An electric vehicle (EV) is propelled by one or more electric motors. Depending on the type of vehicle, wheels or propellers powered by rotary motors may provide motion. An electric car is a type of alternative fuel vehicle that uses electric motors, and stores electricity in an energy storage device, such as a battery. The wheels of the vehicle are powered by electricity via an electric motor, but they’ve got  limited energy storage capacity, which is why a power source is needed to replenish that energy. But, what’s the EV charging cost? Keep reading to find out!

The main difference between EV and fossil fuel-powered vehicles is that electric vehicles can receive the energy they need from a variety of sources, such as nuclear power, solar power, wind power, or any combination of them. In order to get the energy they need, EVs have to be connected to a power source to then store it inside. These electric vehicles chargers may be found in many places, and will be more and more available as the adoption of EVs become more widespread. What can be affirmed is that, in addition to being environmentally friendly, EVs are friendly to the pocket of those who drive them. Just compare how much it costs to charge a gas powered vehicle with the EV charging cost.

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You may still be wondering if, despite all the benefits, trading in your old car for an electric one is really worth it. For your peace of mind, EV fast chargers can be found in more and more places, and the comparison with the cost of charging a gasoline-powered car still gives the advantage to electric cars and the EV charging stations cost.

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What’s available?

Most drivers know the difference between the types and grades of gasoline, such as regular, diesel, premium, etc. When it comes to electric cars, do they also know what are the differences between the types of chargers? Let’s see. The first thing you need to know is that EV chargers are measured in ‘levels’, rather than ‘grades’. Each level describes how fast that charger recharges the vehicle’s battery: the higher the number of kilowatts (kW) that a charger outputs, the faster it will charge the EV. Today, the two most commonly used are the Level 2 (AC), and the DC Fast Chargers (DCFC).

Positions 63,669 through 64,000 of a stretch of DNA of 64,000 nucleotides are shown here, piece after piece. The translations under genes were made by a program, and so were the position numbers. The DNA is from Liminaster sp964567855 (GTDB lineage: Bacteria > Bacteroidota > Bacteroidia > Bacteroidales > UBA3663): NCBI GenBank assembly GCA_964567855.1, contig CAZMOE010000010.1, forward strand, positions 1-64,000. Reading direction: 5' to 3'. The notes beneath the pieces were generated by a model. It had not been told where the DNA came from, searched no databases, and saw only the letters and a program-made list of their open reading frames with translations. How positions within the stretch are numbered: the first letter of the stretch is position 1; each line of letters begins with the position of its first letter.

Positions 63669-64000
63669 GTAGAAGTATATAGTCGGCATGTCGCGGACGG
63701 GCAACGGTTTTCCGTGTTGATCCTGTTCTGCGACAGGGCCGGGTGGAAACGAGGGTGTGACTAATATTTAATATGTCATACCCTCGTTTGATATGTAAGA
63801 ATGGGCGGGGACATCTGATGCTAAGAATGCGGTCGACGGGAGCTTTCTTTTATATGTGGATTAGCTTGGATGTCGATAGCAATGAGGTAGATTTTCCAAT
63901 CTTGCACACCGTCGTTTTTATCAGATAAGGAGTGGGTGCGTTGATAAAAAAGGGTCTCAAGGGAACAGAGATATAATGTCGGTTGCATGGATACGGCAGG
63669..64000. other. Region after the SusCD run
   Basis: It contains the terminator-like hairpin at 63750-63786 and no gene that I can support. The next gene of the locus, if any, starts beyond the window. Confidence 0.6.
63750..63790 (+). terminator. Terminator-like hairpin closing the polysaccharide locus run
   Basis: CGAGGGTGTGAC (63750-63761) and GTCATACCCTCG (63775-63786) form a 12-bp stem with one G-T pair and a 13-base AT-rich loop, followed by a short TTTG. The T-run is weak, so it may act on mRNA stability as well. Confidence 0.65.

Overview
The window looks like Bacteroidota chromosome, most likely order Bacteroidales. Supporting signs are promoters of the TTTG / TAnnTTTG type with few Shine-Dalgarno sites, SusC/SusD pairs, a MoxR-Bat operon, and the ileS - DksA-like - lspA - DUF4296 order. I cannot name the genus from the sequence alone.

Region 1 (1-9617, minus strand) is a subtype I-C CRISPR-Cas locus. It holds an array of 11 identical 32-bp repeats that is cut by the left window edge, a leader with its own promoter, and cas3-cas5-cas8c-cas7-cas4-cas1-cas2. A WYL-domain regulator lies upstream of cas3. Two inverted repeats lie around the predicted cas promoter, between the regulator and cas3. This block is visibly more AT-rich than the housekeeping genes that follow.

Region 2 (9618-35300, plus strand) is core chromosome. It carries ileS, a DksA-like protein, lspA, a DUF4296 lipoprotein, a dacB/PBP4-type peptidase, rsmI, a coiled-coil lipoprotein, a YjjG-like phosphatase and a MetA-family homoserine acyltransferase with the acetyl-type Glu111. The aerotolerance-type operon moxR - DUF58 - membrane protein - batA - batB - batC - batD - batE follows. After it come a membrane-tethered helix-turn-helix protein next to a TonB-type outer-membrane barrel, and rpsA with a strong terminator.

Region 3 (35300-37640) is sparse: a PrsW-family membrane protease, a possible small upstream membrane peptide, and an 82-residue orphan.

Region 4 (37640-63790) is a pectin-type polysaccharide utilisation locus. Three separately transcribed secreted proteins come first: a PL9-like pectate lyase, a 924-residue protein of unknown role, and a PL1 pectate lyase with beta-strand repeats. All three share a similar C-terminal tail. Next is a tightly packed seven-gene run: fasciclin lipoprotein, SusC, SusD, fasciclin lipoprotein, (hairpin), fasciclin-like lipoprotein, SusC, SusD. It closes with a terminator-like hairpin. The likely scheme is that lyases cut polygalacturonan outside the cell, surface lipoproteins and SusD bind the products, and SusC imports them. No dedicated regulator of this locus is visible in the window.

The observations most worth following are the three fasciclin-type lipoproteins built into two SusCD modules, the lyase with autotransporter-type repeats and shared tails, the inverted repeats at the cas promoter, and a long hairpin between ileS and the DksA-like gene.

Level 2 charging stations costs vary depending on the provider, but the average is between $0.20 to $0.30 per kWh. That translates to $1.00 to $5.00 per hour, and fully charging an electric car battery takes approximately eight hours. Regarding DC Fast Charger price, it is essential to consider that they are charged both per kWh and per minute of charging, depending on the charging location, and the state, for example, in some states, charging per kWh is illegal. Prices range from $0.10 per kWh to $1.00 per kWh. The average in the United States is $0.35 per kWh.

According to some reports, if you put 1,000 miles on your vehicle per month, and you pay around $0.10 kWh of electricity, translating to around $33 to recharge your electric vehicle. If you double that rate, it’ll translate into a $66 bill. Compared to the cost of fuel for your car, if you drive the same amount of miles, you’d spend between $70 and $100.

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To summarize

Electric car charging prices may vary depending on the type of charger you choose but, even so, you will always end up paying less than charging your regular car with gas.

If you are thinking about a more sustainable mobility option, and more favorable for your finances, you should definitely consider switching to an electric vehicle.


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